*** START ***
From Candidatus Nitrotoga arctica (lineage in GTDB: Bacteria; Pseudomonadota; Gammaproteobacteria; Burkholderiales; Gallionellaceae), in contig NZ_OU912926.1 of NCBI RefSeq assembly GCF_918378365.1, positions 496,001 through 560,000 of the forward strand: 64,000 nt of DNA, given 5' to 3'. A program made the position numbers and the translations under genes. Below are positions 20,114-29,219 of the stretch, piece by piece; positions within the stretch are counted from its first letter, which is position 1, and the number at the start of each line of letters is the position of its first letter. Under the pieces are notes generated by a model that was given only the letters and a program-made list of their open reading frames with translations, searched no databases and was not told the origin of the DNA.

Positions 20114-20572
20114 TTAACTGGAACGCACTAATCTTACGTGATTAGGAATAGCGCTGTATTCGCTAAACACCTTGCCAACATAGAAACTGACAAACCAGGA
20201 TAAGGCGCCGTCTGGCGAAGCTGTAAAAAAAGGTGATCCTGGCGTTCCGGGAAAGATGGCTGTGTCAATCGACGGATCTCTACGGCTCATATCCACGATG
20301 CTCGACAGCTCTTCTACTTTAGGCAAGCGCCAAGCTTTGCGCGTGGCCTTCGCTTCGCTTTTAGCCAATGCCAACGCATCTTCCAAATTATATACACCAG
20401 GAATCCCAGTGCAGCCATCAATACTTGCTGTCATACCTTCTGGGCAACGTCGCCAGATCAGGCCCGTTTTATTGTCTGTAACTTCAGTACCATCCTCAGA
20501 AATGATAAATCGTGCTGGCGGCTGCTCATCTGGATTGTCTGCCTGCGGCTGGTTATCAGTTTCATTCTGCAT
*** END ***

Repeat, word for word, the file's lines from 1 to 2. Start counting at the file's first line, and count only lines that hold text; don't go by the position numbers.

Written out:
From Candidatus Nitrotoga arctica (lineage in GTDB: Bacteria; Pseudomonadota; Gammaproteobacteria; Burkholderiales; Gallionellaceae), in contig NZ_OU912926.1 of NCBI RefSeq assembly GCF_918378365.1, positions 496,001 through 560,000 of the forward strand: 64,000 nt of DNA, given 5' to 3'. A program made the position numbers and the translations under genes. Below are positions 20,114-29,219 of the stretch, piece by piece; positions within the stretch are counted from its first letter, which is position 1, and the number at the start of each line of letters is the position of its first letter. Under the pieces are notes generated by a model that was given only the letters and a program-made list of their open reading frames with translations, searched no databases and was not told the origin of the DNA.

Positions 20114-20572